1997 was a big year for the Cleveland Indians. For the second time in three seasons, the team made it to the World Series, this time losing a heartbreaker to the Florida Marlins. Cleveland hosted the All-Star Game at its still-young Jacobs Field. First baseman Jim Thome hit 40 home runs, while 25 year-old right fielder Manny Ramirez continued to ascend the ranks of baseball’s best young sluggers.
Far under the radar was all-glove, no-bat shortstop Omar Vizquel, who, following the season, had career marks of 27 home runs, a .326 on-base percentage, and a .335 slugging percentage in 4564 plate appearances. And in the 1997 season, Omar Vizquel eclipsed the career Baseball Reference Wins Above Replacement total of Hall of Fame outfielder Tommy McCarthy, who spent four seasons with the pre-St. Louis Cardinals St. Louis Browns of the 19th century’s American Association.
Tommy McCarthy is, by WAR, the worst Hall of Famer in history. At 14.6 bWAR, McCarthy has a lower mark than Babe Ruth had strictly as a pitcher, and Ruth stopped pitching full-time after his age 23 season. McCarthy’s career bWAR is eclipsed by such modern players as Chris Iannetta, Brendan Ryan, and Alex Avila. McCarthy helped to develop the hit-and-run, and was not elected solely on performance merits, but by even the loosest standards, McCarthy comes nowhere close to warranting a spot in Cooperstown.
Omar Vizquel is eligible for induction into the National Baseball Hall of Fame Museum for the first time in 2018, and while Ryan Thibodaux’s much-celebrated Hall of Fame Ballot Tracker has Vizquel quite a bit shy of the 75% vote threshold needed for induction into Cooperstown, the level of support he has received has caused some feather-ruffling in the sabermetric community. Of the 33 players on this year’s ballot, of which a maximum of ten may be listed by a voter, Vizquel ranks 20th in bWAR, twenty-three full wins behind 10th place Edgar Martinez, and 21st in JAWS, a metric which blends a player’s career value with his peak value, a spot behind Carlos Zambrano, who will be lucky to receive any Hall of Fame votes.
Vizquel’s Hall candidacy is widely opposed by even the most “Big Hall” of sabermetrically-inclined baseball fans because of who is hurt by his presence as a candidate—a vote placed for Omar Vizquel, particularly when he is one of ten spots used, is a vote not placed for one of many more deserving Hall of Famers. But for “Small Hall” fans, people who believe that Cooperstown should be reserved for only inner-circle, elite baseball legends, Omar Vizquel represents a more fundamental crisis—the weakening of baseball’s most elite fraternity.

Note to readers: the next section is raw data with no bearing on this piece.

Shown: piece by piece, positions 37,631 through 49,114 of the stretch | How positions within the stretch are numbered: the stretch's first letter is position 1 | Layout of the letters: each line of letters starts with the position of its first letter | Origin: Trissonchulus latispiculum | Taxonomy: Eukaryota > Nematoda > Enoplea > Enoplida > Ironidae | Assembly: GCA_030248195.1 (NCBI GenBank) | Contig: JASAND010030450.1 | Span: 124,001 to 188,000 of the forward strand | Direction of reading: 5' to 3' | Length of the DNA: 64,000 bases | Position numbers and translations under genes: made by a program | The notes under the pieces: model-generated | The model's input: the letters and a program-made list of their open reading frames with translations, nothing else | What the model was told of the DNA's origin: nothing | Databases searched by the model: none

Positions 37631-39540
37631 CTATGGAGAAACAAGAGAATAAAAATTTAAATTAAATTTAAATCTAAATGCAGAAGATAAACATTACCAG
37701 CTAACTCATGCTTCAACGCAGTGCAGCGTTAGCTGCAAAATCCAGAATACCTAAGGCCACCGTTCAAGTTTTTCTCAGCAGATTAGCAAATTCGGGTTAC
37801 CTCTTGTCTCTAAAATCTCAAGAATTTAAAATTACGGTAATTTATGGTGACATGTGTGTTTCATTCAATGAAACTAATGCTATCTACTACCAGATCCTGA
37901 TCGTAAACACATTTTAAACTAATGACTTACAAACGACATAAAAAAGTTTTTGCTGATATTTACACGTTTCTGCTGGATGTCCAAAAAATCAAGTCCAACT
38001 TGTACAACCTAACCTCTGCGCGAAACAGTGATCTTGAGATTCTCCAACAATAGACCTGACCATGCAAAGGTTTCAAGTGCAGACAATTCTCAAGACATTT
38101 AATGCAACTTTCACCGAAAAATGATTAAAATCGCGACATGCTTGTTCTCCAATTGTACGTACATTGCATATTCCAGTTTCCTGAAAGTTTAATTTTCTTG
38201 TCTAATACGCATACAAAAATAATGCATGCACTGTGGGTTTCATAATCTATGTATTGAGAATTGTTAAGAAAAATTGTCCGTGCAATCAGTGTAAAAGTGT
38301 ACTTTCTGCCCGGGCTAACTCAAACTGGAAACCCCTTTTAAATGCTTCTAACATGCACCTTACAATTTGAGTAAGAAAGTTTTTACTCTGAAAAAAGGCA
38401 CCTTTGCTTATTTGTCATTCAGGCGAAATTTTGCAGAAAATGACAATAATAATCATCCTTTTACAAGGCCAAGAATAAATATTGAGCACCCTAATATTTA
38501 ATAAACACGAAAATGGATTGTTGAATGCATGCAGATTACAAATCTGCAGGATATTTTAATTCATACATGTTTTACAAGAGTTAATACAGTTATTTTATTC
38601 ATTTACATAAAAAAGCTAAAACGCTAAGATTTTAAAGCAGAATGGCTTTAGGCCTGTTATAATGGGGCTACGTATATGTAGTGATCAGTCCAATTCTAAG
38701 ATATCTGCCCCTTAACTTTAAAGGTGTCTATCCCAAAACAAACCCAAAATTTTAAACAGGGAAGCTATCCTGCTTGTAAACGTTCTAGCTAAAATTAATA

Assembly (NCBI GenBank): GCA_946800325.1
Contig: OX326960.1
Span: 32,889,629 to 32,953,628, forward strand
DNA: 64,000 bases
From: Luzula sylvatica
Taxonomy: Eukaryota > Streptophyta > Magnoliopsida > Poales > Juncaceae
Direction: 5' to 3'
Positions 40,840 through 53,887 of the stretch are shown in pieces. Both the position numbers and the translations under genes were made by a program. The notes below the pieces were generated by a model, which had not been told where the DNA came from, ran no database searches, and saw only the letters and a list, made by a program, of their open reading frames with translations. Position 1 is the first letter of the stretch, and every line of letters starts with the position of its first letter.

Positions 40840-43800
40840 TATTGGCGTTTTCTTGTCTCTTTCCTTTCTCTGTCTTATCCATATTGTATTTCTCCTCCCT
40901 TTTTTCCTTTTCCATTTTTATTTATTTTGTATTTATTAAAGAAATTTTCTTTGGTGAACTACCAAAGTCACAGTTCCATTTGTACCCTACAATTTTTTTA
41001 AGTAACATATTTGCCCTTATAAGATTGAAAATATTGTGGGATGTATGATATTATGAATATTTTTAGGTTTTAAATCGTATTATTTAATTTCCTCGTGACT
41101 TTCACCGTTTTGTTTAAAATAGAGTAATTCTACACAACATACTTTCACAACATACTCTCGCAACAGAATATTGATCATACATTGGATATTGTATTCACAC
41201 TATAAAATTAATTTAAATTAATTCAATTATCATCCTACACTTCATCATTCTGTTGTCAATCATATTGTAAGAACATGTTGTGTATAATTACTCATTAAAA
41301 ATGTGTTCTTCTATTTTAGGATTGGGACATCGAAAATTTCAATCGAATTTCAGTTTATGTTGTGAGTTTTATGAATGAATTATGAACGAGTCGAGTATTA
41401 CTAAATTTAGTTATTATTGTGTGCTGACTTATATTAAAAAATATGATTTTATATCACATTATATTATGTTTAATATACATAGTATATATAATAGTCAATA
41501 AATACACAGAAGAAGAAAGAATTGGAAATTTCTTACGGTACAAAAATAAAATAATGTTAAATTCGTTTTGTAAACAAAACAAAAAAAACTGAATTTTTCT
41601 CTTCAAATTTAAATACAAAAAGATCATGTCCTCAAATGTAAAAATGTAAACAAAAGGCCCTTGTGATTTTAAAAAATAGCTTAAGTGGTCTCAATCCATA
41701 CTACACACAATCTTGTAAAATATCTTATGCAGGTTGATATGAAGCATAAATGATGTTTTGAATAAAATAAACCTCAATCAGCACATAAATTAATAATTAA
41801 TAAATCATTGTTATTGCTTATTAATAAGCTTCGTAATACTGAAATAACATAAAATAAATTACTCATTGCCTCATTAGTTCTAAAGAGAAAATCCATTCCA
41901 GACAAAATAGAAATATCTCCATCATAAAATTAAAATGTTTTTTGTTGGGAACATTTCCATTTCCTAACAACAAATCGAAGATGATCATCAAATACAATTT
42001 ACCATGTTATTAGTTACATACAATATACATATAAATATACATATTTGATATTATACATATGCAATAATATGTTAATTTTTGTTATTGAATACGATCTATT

Recently, Zach Kram of The Ringer pointed out that the perception that modern Hall of Fame voters are more selective than previous generations is misleading—while players from decades ago are disproportionately represented in the Hall, it is not because of looser standards from the Baseball Writers Association of America but rather because Veterans Committees have enshrined players initially ignored by the BBWAA. Players such as Tommy McCarthy, who was inducted fifty years after his final MLB game, have had decades and in some cases even centuries in which to garner enough support for induction.
Modern conventional wisdom among statheads is that Omar Vizquel would be an egregious Hall inductee. And while he would be on the lower end of inductees, there have been 28 position players and 14 pitchers who accumulated fewer Wins Above Replacement than Omar Vizquel’s 45.3 bWAR. Vizquel wouldn’t even be the lowest bWAR player inducted in 2018—that “honor” goes to longtime Hall of Fame lightning rod Jack Morris. Morris made it thanks, once again, to the Veterans Committee—the only difference between Jack Morris in 2018 and Omar Vizquel in 2018 is that Jack Morris had to wait.
A number of players with less productive careers than Vizquel are in the Hall of Fame, including many who played for the St. Louis Cardinals. One of them, McCarthy, has already come up several times in this post, but he is somewhat unique in the sense that he was such an egregious Hall selection that he (posthumously) became notorious for it. But for other Cardinals Hall of Famers, superior to McCarthy but less productive than Vizquel and most of their Cooperstown brethren, the Hall meant immortality and that was that.